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What speech sounds should my child be saying? As a speech-language pathologist, I am often asked this question by parents and teachers.  Although children develop at different rates, this chart can help guide you in determining whether or not your child may be producing  speech sound errors. This chart represents the average age for the accurate production of consonant sounds, and it is based on the latest research in the area of articulation.

In speech, articulation  refers to the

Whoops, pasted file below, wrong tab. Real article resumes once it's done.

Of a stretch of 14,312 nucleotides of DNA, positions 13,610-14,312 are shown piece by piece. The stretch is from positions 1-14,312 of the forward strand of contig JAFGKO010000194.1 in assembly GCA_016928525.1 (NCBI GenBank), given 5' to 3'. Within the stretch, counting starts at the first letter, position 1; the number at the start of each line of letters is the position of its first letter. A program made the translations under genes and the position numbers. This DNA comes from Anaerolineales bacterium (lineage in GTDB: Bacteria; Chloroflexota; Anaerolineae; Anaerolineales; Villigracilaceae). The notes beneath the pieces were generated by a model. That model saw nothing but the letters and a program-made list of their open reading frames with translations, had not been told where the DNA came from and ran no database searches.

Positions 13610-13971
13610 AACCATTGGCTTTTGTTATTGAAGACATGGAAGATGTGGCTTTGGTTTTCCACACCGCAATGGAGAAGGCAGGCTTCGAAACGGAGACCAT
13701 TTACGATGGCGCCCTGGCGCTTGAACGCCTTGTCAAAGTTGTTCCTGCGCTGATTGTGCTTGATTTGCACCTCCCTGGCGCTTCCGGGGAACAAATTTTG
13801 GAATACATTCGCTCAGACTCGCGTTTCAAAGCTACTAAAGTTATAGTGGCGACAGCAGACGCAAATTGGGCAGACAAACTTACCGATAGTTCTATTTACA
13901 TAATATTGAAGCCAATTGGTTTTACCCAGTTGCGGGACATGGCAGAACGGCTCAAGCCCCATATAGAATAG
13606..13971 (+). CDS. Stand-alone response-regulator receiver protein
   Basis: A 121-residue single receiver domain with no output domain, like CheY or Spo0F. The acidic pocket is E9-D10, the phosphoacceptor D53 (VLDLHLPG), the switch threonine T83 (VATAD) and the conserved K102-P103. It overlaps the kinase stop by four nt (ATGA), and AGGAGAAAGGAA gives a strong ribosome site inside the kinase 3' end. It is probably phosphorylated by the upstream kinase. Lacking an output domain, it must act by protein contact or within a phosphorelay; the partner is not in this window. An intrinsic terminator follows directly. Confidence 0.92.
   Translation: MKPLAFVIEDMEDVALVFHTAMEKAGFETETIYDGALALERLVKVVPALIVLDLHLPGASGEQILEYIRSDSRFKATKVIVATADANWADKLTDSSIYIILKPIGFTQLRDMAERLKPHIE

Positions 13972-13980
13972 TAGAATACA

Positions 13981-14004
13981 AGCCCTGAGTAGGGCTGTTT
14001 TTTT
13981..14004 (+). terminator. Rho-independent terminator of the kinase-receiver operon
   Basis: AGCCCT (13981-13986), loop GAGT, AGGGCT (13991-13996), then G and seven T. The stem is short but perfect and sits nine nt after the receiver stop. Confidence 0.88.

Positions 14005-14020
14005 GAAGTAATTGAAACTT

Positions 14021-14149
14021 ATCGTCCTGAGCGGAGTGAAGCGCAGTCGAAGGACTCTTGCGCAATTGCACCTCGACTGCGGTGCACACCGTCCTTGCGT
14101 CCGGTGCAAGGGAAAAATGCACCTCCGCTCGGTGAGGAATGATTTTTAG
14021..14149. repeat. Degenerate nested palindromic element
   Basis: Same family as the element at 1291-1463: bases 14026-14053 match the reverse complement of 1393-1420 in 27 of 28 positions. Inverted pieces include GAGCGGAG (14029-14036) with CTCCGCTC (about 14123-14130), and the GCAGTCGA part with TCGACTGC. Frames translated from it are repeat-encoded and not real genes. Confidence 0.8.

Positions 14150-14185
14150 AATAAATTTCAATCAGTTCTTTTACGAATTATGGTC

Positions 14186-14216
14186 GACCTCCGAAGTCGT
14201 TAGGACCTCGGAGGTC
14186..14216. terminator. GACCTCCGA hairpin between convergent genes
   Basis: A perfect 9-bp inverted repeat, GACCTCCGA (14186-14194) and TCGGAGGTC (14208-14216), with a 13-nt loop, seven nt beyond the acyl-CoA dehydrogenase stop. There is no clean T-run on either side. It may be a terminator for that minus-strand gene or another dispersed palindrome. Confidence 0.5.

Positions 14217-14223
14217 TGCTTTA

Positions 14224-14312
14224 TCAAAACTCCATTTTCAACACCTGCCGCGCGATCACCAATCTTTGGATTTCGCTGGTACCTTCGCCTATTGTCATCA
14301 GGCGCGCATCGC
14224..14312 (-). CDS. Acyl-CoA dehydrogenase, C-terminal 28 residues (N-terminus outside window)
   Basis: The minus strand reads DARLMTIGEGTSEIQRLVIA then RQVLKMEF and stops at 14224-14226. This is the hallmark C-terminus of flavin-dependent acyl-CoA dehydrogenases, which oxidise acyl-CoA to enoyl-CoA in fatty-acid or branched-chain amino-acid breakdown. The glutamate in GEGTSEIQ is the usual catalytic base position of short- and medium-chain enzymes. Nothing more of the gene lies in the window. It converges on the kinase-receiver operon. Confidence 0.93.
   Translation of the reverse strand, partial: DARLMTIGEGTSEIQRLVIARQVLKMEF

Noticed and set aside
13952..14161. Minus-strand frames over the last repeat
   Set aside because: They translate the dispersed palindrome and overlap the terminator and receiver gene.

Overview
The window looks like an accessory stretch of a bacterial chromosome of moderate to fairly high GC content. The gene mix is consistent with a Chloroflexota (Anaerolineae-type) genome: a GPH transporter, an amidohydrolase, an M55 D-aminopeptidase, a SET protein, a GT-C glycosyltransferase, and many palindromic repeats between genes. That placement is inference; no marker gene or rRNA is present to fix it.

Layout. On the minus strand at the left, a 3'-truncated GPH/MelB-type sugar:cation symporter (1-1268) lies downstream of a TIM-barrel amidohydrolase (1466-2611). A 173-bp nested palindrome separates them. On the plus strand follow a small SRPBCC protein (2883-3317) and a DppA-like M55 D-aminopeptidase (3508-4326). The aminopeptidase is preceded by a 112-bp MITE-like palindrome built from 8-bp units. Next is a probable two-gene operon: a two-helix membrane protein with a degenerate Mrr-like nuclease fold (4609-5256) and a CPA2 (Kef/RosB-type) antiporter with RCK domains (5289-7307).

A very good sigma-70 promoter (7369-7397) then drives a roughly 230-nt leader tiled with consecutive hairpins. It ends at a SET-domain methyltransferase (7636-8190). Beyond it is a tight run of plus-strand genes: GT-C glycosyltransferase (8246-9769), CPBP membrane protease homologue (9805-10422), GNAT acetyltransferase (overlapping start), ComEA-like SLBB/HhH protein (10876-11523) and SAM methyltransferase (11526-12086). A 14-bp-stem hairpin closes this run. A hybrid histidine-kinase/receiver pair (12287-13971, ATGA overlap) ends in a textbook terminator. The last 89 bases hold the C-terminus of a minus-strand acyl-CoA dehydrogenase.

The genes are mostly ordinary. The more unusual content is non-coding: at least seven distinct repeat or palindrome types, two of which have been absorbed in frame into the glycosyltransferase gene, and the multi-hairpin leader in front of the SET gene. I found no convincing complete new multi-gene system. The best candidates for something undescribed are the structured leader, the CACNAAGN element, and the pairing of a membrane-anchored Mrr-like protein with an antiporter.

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production of speech sounds. It involves the coordinated motor movements of the mouth, which includes the lips, tongue,  palate, teeth, and breathing. If a child of the age of three says wabbit  for rabbit,  the distortion of the /r/ sound is within the typically developing range. If an 8-year-old says wabbit for the word rabbit, it is considered to be outside the average range, and a consultation with a speech-language pathologist should be considered.  Articulation errors can negatively impact a child's social and educational development.  It can lead to decreased intelligibility, (the ability to be understood by others) spelling errors, and reluctance to talk to peers and adults. To get a free copy of this chart, clink the link below.

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